NEW ORLEANS, Louisiana. QZ recently reported on new data released by the Centers for Disease Control revealing that younger women die earlier possibly due to issues with the U.S. health system. While there has been quite a bit of reporting on the role maternal death rates play in young women's mortality, QZ claims that this is not the only cause of young women's cause of death. Younger women are dying of cardiovascular conditions and strokes. According to QZ, 12% of women don't have access to health insurance and Medicaid will only cover them during their pregnancy and for six weeks after. This means that doctors often find themselves seeing women with chronic problems for the first time when they learn they are pregnant.
Other problems such as liver disease, suicide, and other chronic illnesses also claim the lives of many women. Some of these women, when they visit the doctor, are simply falling through the cracks, either through misdiagnosis or due to lack of access to medical care.
According to Bustle, there are other problems as well. Bustle reports that women's medical concerns are not often studied as often as men's concerns. According to Bustle, while cardiovascular disease is the leading killer of women, only one third of clinical trials that include women provide results for women. This is unfortunate because women's experience of cardiovascular disease has been shown to differ from men. Most notably, in recent news, we learned how women's heart attacks can go undetected when doctors only look for symptoms most often tied to men's heart attacks.
Women's pain is more likely to be dismissed by doctors, and women may sometimes be treated using metrics designed for men. For example, doctors may not always be trained to consider sex differences when making diagnosis. This can lead to misdiagnosis.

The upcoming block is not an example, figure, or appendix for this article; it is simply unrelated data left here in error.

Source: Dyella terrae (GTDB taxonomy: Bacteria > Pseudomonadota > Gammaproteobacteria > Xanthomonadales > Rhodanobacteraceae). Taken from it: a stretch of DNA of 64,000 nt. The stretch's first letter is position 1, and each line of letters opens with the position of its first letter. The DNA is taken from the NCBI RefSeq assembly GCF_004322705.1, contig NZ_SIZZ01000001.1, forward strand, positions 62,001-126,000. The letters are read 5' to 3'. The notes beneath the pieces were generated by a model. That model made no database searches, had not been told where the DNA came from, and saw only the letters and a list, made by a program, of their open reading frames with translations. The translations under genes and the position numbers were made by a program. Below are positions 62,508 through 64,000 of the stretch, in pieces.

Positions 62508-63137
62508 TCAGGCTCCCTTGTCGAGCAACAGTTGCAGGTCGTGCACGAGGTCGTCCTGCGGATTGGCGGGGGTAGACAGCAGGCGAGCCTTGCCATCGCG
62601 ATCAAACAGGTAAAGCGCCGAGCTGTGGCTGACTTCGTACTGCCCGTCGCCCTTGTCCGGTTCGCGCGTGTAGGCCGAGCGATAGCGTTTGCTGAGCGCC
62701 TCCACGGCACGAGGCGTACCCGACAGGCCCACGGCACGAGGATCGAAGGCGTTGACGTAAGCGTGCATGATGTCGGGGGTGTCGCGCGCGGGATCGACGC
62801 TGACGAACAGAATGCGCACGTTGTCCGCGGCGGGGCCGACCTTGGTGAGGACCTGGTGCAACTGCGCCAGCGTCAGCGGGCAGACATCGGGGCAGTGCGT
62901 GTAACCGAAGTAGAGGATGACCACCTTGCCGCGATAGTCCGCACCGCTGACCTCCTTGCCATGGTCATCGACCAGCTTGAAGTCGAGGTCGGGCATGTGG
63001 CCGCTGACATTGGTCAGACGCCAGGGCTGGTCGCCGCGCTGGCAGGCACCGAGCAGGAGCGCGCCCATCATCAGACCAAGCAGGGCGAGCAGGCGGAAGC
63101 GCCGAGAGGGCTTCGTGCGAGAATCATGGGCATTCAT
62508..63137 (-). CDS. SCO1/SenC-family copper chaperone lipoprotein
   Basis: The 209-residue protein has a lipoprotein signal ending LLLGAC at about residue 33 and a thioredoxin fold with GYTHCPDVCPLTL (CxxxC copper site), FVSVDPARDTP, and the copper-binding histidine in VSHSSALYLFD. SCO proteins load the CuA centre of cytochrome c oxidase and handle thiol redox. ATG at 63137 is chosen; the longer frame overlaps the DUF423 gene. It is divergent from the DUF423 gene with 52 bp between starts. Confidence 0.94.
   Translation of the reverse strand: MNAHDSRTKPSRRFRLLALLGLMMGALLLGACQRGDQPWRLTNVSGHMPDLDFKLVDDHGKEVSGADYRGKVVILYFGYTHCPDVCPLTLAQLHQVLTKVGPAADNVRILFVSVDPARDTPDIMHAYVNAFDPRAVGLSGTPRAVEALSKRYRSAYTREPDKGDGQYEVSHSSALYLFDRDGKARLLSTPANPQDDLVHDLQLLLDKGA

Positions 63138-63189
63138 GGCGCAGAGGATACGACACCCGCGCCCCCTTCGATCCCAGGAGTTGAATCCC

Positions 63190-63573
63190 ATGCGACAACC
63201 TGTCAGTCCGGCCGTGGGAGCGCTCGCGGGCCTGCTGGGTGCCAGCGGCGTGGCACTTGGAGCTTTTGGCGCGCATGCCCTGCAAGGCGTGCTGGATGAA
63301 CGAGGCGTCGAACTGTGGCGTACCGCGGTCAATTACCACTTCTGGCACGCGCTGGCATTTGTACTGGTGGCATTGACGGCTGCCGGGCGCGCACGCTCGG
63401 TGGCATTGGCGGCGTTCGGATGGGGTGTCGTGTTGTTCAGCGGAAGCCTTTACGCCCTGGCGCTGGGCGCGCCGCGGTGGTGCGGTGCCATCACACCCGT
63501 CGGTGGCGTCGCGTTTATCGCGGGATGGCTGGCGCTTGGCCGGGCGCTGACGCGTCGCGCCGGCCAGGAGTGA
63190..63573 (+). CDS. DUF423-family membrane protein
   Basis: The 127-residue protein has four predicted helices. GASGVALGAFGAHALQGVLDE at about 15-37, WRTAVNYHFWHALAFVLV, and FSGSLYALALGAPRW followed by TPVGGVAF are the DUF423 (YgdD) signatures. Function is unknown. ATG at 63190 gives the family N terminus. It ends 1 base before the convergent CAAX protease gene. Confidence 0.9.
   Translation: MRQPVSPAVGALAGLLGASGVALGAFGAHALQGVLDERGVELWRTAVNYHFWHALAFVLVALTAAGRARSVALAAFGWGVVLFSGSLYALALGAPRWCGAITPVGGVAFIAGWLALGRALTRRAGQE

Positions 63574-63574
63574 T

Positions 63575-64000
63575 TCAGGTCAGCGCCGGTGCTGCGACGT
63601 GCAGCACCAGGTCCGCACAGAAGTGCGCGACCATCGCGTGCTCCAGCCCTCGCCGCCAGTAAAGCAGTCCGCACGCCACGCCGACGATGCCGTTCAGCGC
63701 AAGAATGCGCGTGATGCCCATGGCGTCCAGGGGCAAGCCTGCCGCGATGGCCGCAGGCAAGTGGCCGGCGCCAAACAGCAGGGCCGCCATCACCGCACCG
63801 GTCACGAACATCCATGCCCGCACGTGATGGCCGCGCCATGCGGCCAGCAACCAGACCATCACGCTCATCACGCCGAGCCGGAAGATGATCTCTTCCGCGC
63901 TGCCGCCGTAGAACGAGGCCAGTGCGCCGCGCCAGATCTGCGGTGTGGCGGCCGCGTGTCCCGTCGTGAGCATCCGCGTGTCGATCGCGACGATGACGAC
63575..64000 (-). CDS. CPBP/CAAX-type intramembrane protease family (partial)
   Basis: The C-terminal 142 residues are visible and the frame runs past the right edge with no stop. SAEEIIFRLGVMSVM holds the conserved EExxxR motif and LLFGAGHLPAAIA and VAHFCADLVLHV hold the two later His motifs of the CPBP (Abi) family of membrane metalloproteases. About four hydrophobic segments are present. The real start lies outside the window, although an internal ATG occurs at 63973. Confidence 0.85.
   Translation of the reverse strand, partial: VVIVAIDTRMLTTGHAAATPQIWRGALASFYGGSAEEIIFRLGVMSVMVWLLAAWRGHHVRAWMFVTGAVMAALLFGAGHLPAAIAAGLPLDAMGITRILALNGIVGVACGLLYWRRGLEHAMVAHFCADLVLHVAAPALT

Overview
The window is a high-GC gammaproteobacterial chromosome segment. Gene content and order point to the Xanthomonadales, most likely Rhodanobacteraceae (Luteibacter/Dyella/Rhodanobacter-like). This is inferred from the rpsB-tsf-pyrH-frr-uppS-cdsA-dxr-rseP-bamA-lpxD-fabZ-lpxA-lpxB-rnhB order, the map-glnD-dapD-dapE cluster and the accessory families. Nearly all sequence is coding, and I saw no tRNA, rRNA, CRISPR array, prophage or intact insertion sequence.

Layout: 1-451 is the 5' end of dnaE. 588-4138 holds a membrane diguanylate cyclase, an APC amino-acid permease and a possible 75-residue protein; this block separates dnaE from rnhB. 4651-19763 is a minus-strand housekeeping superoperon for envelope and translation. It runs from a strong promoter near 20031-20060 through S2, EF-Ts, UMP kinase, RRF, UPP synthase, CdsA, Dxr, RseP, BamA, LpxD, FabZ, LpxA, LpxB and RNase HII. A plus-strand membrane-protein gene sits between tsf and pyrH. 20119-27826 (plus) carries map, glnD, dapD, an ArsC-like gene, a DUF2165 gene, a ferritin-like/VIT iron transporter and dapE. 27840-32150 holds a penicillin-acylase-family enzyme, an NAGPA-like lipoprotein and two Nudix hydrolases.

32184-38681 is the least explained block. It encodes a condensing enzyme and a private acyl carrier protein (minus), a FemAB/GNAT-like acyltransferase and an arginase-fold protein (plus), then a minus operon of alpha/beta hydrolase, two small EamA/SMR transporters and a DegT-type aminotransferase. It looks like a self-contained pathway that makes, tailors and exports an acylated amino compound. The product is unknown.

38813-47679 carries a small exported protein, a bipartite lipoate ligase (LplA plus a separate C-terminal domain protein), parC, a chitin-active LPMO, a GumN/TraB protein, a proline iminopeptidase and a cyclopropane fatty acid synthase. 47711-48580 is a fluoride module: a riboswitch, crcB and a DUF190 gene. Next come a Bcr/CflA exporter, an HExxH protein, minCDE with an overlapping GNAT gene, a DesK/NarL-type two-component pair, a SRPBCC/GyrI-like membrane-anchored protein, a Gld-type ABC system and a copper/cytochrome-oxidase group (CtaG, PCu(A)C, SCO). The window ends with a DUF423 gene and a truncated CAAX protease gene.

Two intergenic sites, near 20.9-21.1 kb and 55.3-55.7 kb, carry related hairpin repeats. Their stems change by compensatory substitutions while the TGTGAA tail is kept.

When doctors fail to take women's pain seriously, this can lead to misdiagnosis.
Another problem is that women continue to face problems accessing contraception, despite laws in place to make accessing contraception easier. Bustle reports that some women continue to be charged for contraception and sexual assault survivors may not always be offered emergency contraception in the emergency room. Given the high rates of maternal death in the U.S., prevention could go a long way to improving women's health.
So, what can you do to protect yourself or your loved one? First off, know your rights. If you have health insurance, contraception should be free through your pharmacist. If you go to the doctor and a physician doesn't appear to be taking your pain seriously, ask for another doctor, or go elsewhere if you can. Talk to family and friends about the importance of advocating for loved ones. Finally, if you believe medical malpractice led to misdiagnosis, injury, or a loved one's death, you may have important rights under the law. The Bowling Law Firm are medical malpractice attorneys in New Orleans, Louisiana who may be able to help you seek damages for your medical costs, lost wages, and pain and suffering after an injury. Visit us at https://www.lawbowling.com/ to learn more.
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